Hi --

On Sun, 9 Jul 2006, Ashley Moran wrote:

>
> On Jul 08, 2006, at 11:31 pm, dblack / wobblini.net wrote:
>
>> Beware the dot, though.  It can give you English, but at the expense
>> of Ruby style.  When I see:
>>
>>  x = half.of.the.first.item.in(container)
>> 
>> I want to know, and understand, what the message "the" means to the
>> return value of a call to "of" -- and it isn't easy.  Of course it's
>> all legal Ruby, and can be documented... but it really sails beyond
>> the horizon of what i would consider reasonable use of method-call
>> syntax.  In fact it's often a case of method-call syntax being used
>> for method-*name* semantics.
>
>
> David
>
> That's a good point I hadn't considered. I don't know what to think really. 
> On the one had, I like code that is readable in the sense that you can see 
> what it does; on the other, I like to read code where I can see *how it does 
> it*.  I think the former usually wins though, or we'd all be programming in 
> assembly.

Maybe... though much of what I like about Ruby is how those two things
usually mesh so nicely.  The serial.dot.style obscures the "how", and
does so unnecessarily in my opinion.

> Rails has got a lot of people using Ruby tricks that they don't fully 
> understand (eg collecting hashes and arrays in method definitions).  We're 
> just starting to use it where I work, and first developer has had to dive in 
> and use Rails with only a token understanding of Ruby.  (Maybe I'm just weird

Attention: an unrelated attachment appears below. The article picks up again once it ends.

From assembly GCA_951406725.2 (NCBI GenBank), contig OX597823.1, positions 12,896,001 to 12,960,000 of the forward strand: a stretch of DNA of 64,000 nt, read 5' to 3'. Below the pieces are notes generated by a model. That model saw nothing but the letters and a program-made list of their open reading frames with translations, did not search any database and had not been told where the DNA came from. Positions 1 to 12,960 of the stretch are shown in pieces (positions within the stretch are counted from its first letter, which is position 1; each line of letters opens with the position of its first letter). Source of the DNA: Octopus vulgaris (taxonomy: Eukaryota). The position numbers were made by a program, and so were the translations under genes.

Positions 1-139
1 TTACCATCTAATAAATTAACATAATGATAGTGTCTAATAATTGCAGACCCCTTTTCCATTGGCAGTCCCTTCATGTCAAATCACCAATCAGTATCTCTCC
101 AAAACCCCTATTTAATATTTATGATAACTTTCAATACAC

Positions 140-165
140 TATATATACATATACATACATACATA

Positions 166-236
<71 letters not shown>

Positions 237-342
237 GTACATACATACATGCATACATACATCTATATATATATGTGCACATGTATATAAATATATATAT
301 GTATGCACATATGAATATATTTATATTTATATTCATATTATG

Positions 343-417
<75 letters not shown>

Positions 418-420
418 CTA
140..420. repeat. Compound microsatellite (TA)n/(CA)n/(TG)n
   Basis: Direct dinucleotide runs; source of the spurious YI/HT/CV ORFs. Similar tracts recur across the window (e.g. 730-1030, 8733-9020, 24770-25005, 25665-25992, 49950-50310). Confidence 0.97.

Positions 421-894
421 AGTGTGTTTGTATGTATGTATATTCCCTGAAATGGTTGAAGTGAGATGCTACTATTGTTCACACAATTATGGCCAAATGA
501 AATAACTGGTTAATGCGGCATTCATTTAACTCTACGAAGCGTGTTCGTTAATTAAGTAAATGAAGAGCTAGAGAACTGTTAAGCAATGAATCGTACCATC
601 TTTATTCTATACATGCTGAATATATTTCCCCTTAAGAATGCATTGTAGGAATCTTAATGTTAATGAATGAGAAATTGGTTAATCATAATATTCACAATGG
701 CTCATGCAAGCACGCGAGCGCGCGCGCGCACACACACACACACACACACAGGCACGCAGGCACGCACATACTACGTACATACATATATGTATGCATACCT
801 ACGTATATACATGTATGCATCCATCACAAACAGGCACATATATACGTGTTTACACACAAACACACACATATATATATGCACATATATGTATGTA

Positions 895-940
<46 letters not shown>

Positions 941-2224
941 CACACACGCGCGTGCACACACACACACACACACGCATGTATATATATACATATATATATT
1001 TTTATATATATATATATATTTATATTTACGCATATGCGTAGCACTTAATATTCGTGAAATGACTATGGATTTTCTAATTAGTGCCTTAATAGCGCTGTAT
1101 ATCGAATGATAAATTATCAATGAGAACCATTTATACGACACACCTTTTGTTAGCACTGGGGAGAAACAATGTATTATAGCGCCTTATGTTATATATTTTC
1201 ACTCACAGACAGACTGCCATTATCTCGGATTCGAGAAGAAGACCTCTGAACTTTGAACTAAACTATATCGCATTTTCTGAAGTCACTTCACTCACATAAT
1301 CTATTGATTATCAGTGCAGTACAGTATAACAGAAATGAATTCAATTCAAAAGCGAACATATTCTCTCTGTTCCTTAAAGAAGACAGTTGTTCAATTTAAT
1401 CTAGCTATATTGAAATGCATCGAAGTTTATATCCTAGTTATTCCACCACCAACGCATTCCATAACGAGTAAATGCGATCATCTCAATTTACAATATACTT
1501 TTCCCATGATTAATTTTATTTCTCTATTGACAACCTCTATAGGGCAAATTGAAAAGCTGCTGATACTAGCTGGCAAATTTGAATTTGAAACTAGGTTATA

> - I prefer to understand how singleton classes and method rewriting work 
> before I go headfirst into crazy stuff like Hello World!)

What a coincidence -- I wrote my book precisely for weird people like
you who want to know what they're doing :-)

> It's good that Ruby can be made so readable that you don't *need* to 
> understand it in depth to do useful stuff, but I think it will be the undoing 
> of many a newbie as they move to more ambitious projects.

The low entry barrier is definitely both a blessing and a curse -- the
latter in the sense that it can make people think either (a) there's
nothing more to learn; it's all quickly available, or (b) there might
be more to learn but the easy part is over and the rest will be really
hard.  Happily, neither is true; the truth is that there's a lot left
to learn and understand, and if done correctly it's quite accessible.

> I'm crossing my fingers that Rails doesn't become to web database
> apps what Access is to desktop database apps! (What a terrible
> thought to go to bed on...)

When I wrote "Ruby for Rails", I was thinking a lot about the
precedent of the role of CGI programming in the Perl world -- namely,
that it's one of the greatest manifestations of Perl and, at the same
time, a bottomless swamp of misunderstanding and misuse of the
language.  I wanted to make sure nothing similar, comparable, or even
analogous happened as between Ruby and Rails.  Mind you, I don't think
we were ever in danger of wholesale Perl/CGI-style script kiddiness.
But there's definitely scope for either knowing or not knowing what
one is doing, and like you I tend to prefer and encourage the former
:-)


David

-- 
  "To fully realize the potential of Rails, it's crucial that you take
    the time to fully understand Ruby--and with "Ruby for Rails" David
       has provided just what you need to help you achieve that goal."
       -- DAVID HEINEMEIER HANSSON, in the foreword to RUBY FOR RAILS.
  Complete foreword & sample chapters at http://www.manning.com/black!